Green space is the life and breath of a community.
Intuitively, we know it.
Who can compare the beauty of a majestic canopy of local hardwoods with a clear-cut, treeless sea of asphalt?
Numerous scientific studies document the the thing we already know: Green Space lifts the quality of life and well-being of everyone in the community. The beauty of Nature may be difficult for an accountant to quantify, but on a human level, it has great value. We all know that on some level. Green space is, in the New American Village, a community asset.
With a bit of planning and cooperation, green space can be preserved, cultivated, and integrated into the fabric of the built environment for all to enjoy. Here are a few examples.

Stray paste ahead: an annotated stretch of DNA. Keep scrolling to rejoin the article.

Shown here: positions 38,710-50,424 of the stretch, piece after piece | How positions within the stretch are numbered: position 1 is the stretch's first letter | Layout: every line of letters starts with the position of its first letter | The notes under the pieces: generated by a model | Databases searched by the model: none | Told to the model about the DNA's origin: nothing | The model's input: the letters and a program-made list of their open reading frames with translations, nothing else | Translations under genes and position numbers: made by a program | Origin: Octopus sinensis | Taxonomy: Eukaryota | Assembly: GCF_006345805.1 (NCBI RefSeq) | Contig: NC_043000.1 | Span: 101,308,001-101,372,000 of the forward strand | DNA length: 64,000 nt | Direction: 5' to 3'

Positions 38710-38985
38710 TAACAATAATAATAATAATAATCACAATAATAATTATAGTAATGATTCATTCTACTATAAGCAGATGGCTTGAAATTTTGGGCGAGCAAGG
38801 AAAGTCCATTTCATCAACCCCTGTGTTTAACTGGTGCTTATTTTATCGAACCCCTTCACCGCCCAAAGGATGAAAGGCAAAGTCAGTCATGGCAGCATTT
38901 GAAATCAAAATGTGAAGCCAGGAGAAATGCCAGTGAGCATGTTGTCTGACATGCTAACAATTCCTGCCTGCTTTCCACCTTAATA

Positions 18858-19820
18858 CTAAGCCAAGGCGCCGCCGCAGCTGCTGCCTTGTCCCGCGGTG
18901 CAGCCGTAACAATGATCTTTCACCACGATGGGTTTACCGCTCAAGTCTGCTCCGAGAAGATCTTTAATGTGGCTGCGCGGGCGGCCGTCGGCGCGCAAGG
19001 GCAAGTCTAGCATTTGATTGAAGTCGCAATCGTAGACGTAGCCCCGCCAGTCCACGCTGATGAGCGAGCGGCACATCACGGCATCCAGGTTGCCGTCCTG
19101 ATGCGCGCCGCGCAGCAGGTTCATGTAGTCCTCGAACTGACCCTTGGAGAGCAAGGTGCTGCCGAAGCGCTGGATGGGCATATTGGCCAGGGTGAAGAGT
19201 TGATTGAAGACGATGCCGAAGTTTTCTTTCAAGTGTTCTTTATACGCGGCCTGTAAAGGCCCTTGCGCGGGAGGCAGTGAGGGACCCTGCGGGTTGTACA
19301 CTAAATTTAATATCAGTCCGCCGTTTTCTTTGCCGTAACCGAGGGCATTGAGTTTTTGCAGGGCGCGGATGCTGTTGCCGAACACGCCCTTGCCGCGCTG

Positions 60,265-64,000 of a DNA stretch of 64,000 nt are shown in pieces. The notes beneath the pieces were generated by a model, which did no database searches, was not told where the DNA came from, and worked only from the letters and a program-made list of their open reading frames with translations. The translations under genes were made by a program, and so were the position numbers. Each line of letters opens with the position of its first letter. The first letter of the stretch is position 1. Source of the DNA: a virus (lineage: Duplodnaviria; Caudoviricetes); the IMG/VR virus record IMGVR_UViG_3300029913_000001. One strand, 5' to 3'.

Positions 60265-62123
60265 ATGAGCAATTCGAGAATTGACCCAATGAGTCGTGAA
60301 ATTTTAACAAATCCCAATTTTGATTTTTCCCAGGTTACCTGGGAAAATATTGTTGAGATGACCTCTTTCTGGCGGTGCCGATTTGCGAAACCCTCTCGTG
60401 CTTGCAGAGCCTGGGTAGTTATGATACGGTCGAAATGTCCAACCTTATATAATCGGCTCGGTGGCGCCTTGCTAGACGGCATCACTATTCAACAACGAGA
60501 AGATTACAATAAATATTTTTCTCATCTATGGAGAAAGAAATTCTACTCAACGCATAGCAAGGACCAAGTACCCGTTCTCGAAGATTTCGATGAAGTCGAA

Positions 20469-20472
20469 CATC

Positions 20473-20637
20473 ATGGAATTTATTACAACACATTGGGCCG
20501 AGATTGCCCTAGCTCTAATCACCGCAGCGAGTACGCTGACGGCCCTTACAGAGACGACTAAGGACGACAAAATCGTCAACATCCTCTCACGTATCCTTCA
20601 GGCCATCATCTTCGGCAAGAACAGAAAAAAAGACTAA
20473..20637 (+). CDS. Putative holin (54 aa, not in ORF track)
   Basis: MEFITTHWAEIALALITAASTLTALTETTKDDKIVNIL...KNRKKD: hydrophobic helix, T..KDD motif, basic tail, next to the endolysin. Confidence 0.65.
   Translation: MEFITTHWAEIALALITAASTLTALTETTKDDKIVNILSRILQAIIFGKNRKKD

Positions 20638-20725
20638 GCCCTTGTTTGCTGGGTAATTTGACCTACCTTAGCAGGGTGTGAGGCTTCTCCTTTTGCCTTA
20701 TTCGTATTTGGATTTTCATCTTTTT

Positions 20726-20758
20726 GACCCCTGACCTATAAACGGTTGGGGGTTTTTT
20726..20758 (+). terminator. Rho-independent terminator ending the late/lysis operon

Urban squares. At the village center, green space provides a natural gathering place for individual or community activities, and green space in the densest part of town mitigates the hard edges of the built environment.
Neighborhood parks offer outdoor recreational opportunities to surrounding residents. A walk in the park, with the dog perhaps? A playground for neighborhood kids. A park bench in the shade for rest and reflection.
Put a little "park" in the parking lot. Trees balance out the starkness of large stretches of paving. And parking under a nice shade tree in the summer is always nice.
Greenways. Green space along waterways and drainage areas are perfect opportunities for a network of walking and biking paths throughout the community. Right of ways - roads, power, etc. - can be lush and green. No need to sacrifice beauty for necessity.
Here's a link to a "Rails to Trials" greenway. Take a look and see just how far a greenway can go in fostering a sense of community.
Are there more inspiring examples out there?